Photo Credit: Glen Canyon Dam and Colorado River - Page, Arizona by Flickr.com user Jim Trodel

In the Case of Tar Sands Oil - Oils Well, Will Certainly Not End Well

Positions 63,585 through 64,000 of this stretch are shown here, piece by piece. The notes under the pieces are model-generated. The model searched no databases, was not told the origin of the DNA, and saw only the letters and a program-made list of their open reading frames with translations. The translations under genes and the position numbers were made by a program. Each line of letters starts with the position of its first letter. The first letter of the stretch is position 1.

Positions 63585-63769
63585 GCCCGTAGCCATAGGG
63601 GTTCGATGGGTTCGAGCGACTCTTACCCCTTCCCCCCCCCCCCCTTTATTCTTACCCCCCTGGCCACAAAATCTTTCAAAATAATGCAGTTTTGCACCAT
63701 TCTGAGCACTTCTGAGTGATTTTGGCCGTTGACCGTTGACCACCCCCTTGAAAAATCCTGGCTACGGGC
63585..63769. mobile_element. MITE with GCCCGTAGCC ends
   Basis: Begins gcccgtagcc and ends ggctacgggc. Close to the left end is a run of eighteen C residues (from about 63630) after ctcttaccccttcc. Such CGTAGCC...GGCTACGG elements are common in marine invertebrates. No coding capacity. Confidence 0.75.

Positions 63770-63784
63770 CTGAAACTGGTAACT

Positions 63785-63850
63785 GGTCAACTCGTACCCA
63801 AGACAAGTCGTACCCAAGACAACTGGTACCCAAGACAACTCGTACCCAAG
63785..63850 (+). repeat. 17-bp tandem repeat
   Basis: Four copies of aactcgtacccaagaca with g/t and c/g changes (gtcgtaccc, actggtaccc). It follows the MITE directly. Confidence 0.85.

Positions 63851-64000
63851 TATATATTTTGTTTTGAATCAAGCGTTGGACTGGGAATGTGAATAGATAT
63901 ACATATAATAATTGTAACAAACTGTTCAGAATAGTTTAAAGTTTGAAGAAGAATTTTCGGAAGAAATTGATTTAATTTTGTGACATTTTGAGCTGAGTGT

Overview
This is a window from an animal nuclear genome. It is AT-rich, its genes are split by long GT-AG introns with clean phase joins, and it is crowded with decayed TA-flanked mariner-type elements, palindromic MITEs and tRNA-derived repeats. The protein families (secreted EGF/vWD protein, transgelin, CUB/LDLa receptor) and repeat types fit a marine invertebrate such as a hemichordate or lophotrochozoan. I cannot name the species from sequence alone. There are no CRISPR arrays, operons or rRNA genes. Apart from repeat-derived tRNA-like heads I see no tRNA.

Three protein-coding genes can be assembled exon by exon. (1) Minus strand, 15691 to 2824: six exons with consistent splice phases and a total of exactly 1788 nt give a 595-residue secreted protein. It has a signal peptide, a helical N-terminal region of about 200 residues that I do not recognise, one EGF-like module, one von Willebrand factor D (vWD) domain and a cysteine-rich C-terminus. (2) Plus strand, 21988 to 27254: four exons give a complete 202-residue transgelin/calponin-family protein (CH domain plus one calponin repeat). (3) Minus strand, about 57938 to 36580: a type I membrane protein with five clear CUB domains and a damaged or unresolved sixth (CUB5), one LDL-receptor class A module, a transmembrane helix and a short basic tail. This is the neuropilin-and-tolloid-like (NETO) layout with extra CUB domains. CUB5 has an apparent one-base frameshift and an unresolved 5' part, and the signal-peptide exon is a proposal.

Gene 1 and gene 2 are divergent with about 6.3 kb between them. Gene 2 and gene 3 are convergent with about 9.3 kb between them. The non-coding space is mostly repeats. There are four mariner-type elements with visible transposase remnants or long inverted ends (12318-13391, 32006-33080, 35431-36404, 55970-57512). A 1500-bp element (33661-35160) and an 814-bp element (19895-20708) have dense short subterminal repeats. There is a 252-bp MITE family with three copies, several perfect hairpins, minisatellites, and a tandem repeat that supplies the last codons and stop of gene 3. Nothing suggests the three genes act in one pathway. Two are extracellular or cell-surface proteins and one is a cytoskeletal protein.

Canada’s growing interest in exporting some of the dirtiest crude oil in the world is a threat to not only North America’s wildlife but also a rational energy policy and a stable atmosphere. NASA and climate scientist James Hansen called this project a climate game-changer because burning Alberta “tar sands” oil could raise CO2 levels in the atmosphere by 200 parts per million (ppm), pushing us dangerously away from the 350 ppm safety net that he and other scientists have recommend (we are currently at 390 ppm of CO2 and rising at about 1-2 ppm per year). If President Obama approves the proposed pipeline connecting the Alberta tar sands to refineries in the Gulf Coast (over 1700 miles away), it will show that oil runs thicker than environmental and human health concerns. The so-called Keystone XL pipeline may only be the beginning of more such projects to come. Another pipeline, known as the Enbridge (named for the oil company) pipeline, would connect Alberta tar sands oil with refineries in coastal BC, traversing First Nation’s and other pristine lands over a distance of nearly 800 miles. To extract the tar sands oil, hot freshwater is combined with caustic soda and mixed with petro-laden sands dug out of the earth by giant excavating shovels. Boreal forests that get in the way are leveled in the process. The slurry is then piped to extraction areas where oil is skimmed off the top and toxic tailings sent to ponds where they pose wildlife hazards. The resulting process has been labeled the dirtiest oil on earth not only because it requires 2-5 barrels of freshwater for every barrel of bitumen (crude) extracted, but because in the extraction process 10-45% more greenhouse gas pollutants are emitted. The oil then needs to be shipped long distances via subsurface pipelines, introducing ground disturbances and possible pipeline leaks to farmlands, forests, and wildlife migratory pathways, including those of the endangered whooping crane. On July 27, 2010 an Enbridge pipeline spewed 800,000 gallons of oil into the Kalamazoo River (largest spill in Midwest history) and on July 2, 2011 a pipeline operated by Exxon Mobil leaked unknown quantities of oil into the pristine Yellowstone River causing local evacuations. There is no denial that the topic of the moment, whether on Main Street, Wall Street, or the Halls of Congress, is jobs. And while the oil business generates thousands of jobs, it comes with a high cost to future jobs, future economies, life-giving freshwater, boreal forests, and marine life (should a spill occur). What would tomorrow’s labor force think of our quest today for jobs if myopic decisions set the stage for oil spills that will decimate commercial fishing, tourism, marine life, and freshwater? Simply put, the more we depend on fossil fuel extraction, the further we are from transitioning to sane, rational, and sustainable connections to the very basic life-giving provisions in the natural world that sustain us. Nature has limits, our atmosphere has limits; inevitably, water will someday be worth far more than oil. Destroying boreal forests to extract oil, which absorb massive amounts of carbon, will also add to greenhouse gas pollutants, raising our procrastination penalty even further. President Obama can block this project. For the plan to go forward, the President must sign off on it (and Congress has no role in that decision). This is a critical test for an administration that has so far failed to show the strong leadership on environmental issues that the nation—and voters—expected. Conservation groups have been protesting in front of the White House to make their point about dirty oil being a threat to the nation’s environmental security and that this pipeline is just bad politics (for more information go to www.350.org). The insatiable demand for fossil fuels by the US as well as China (which is the destination of much of the oil from tar sands) will someday come back to haunt us as it already has in the case of the Deepwater Horizon oil spill in the Gulf of Mexico and other tragic oil spills. Ultimately, maybe the dinosaurs will have the last laugh, as we liberate extracted molecules from their long-decayed buried bodies that now trap sunlight and cook the planet! Dominick A. DellaSala is chief scientist and president of the Geos Institute in Ashland, Oregon, and president of the North American section of the Society for Conservation Biology.  He is the author of Temperate and Boreal Rainforests of the World: Ecology and Conservation.